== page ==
Without the millions of dollars rolling in, ISIS would easily be defeated by local forces. Most ISIS fighters are not Iraqi or Syrian, but are imported from other countries. The local Iraqi and Syrian populations, despite their ethnic diversity, hate ISIS and have committed to a united effort to defeat them.
The US bombing campaign is not needed to “rescue” Iraq from ISIS. If ISIS funding was cut off, the fighting would be over within a matter of weeks.
The Saudi government could easily cut off ISIS funding. Saudi Arabia is an absolute monarchy, with no elections, and no formal democratic rights or procedures. A simple stroke of a pen from members of the Saudi Royal family could stop all money flowing into the hands of ISIS, and enforce this with threat of execution. Saudi money continues to flow to the ISIS group for no other reason that the Saudi Royal family wishes it to be so.
The Kingdom of Saudi Arabia is obedient to the United States. Exxon Mobile and other US oil companies have firm economic relationship with them. The US government supplies Saudi Arabia with loads of foreign aid and weapons. Saudi Arabia has long helped to bankroll foreign terrorists on behalf of the United States. Saudi Arabia transferred US funds to the insurgency against the People’s Democratic Party in Afghanistan. The Saudi government also transferred US funds and weapons to the Contras in Nicaragua.
Currently, through its proxy in Saudi Arabia, the US is strengthening and supporting ISIS. Even as US bombs fall on Iraq in the name of stopping ISIS, the US is allowing ISIS to continue its ugly mission of terror and violence.
The entire ISIS crisis is staged. It is part of the US plan for destabilizing the Middle East, and making sure no viable competition can emerge.
Chaos in the Middle East
Almost as soon as the ISIS crisis in Iraq began, the US press was calling for Maliki to be removed. When Maliki dared call out Saudi Arabia for funding ISIS, he was further demonized. Maliki, despite his governments origin in the US invasion, has become friendly to Russia and China. He oversaw Iraq becoming more stable, and in June, oil exports were at record levels.
The US is carrying out airstrikes against Iraq in the name of fighting ISIS. Horror stories about the suffering of Iraqi Christians are being promoted in the media to promote further US involvement. The US is sending more military advisers. The manufactured ISIS crisis is being used to re-establish the presence of the US military in Iraq.
With more troops in Iraq, the US can threaten Iran and Syria, much like the US military is encircling China with its Asian pivot, and moving its forces into Africa to re-establish fading economic influence.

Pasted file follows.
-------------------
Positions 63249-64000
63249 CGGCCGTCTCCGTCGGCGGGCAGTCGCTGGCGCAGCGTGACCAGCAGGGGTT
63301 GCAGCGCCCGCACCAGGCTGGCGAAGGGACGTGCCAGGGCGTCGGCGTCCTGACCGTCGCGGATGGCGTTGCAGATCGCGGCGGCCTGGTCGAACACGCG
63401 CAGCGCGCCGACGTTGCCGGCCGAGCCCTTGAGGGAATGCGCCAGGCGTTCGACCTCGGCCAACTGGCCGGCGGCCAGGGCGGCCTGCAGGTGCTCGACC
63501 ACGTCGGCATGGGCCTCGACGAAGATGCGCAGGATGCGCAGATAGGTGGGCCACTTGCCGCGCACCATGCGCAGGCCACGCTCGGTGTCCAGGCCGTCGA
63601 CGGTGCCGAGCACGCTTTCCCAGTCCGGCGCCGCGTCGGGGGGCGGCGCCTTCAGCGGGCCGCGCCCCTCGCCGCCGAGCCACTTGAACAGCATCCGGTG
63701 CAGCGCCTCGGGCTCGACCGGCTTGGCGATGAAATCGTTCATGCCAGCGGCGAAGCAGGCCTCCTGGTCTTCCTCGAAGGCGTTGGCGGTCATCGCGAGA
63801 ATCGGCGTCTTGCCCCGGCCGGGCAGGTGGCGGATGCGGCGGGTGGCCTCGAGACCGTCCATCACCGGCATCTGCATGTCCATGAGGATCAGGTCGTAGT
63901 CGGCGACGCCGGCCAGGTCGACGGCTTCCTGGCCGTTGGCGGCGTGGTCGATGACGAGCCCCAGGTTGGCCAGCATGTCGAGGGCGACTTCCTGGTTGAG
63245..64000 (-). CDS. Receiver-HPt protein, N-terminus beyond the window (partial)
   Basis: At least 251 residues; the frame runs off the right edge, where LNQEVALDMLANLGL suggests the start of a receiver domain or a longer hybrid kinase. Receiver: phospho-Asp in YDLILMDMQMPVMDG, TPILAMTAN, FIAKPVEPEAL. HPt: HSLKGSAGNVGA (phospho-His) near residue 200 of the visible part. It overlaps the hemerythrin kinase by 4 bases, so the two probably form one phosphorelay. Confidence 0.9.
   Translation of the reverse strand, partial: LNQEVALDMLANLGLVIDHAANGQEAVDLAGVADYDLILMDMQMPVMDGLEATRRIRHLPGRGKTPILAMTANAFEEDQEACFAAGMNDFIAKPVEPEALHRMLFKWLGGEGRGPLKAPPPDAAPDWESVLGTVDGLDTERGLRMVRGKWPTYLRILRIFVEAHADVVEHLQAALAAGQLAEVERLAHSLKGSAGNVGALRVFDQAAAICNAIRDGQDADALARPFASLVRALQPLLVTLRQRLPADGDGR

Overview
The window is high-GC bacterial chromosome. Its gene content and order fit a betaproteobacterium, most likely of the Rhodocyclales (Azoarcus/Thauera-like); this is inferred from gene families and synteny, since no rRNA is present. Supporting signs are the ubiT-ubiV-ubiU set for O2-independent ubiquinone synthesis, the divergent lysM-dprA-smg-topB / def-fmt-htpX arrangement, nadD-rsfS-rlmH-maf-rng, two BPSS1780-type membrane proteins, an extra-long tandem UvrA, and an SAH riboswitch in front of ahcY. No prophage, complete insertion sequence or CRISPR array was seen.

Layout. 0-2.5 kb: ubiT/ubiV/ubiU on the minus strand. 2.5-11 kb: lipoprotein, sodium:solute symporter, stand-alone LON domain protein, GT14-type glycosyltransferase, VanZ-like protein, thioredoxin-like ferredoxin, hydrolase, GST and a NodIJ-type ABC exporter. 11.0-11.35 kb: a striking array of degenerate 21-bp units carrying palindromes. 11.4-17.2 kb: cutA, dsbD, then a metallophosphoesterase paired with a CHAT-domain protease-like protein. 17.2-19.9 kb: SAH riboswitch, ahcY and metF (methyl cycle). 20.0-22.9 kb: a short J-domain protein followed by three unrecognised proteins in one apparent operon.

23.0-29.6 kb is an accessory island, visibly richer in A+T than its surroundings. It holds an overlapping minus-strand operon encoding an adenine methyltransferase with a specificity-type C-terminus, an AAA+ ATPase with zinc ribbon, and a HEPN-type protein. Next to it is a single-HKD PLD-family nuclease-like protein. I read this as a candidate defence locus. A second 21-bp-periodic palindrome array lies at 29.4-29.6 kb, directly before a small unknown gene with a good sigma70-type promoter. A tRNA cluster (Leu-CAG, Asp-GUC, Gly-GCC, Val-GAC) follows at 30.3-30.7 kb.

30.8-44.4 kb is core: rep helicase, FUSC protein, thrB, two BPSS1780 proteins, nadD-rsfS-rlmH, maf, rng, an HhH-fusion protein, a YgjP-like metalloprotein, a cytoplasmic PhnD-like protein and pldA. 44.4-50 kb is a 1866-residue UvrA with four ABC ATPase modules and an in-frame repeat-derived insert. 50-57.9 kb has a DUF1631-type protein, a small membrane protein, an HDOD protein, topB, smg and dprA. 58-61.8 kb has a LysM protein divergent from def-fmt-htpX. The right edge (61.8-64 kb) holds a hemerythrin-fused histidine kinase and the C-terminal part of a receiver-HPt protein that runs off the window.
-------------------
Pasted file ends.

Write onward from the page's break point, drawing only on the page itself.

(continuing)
The terrorist insurgency against the Syrian government has not stopped. Insurgent terrorists backed by the US are killing and slaughtering people every day, with the tax dollars of people in the United States.
Any notion of stability in Iraq has been erased, and a leader who appeared mildly competent, has been removed. Israel is engaging in a violent campaign against Gaza, bombing schools and hospitals.
The middle east is exploding with violence and chaos. Oil exports are going down. The value of oil being sold by US oil companies is increasing.
Wall Street is bragging that the recession is over.
The global economic system known as “imperialism” is continuing to function as usual. With bombs and weapons, it is enforcing a monopoly on international markets. It is holding back development in the oppressed countries of the world.
The hope for the region lies the refusal of the Syrian people to surrender, as community militias and Hezbollah fighters stand alongside the Syrian Arab Army against the US backed terrorists. Hope lies with the Islamic Republic of Iran, a stronghold of economic independence and anti-imperialism. Hope lies with the united efforts of Iraqis to defeat ISIS, and break down the ethnic and religious divisions fomented by the west. Hope lies with the people of Palestine, who are standing united and resisting in the face of Israel’s effort to completely wipe them out.
The mass suffering in the region has been created by the intervention of the west. It is the various efforts to break free from western economic control that point the way out.
Caleb Maupin is a political analyst and activist based in New York. He studied political science at Baldwin-Wallace College and was inspired and involved in the Occupy Wall Street movement, especially for the online magazine “New Eastern Outlook”.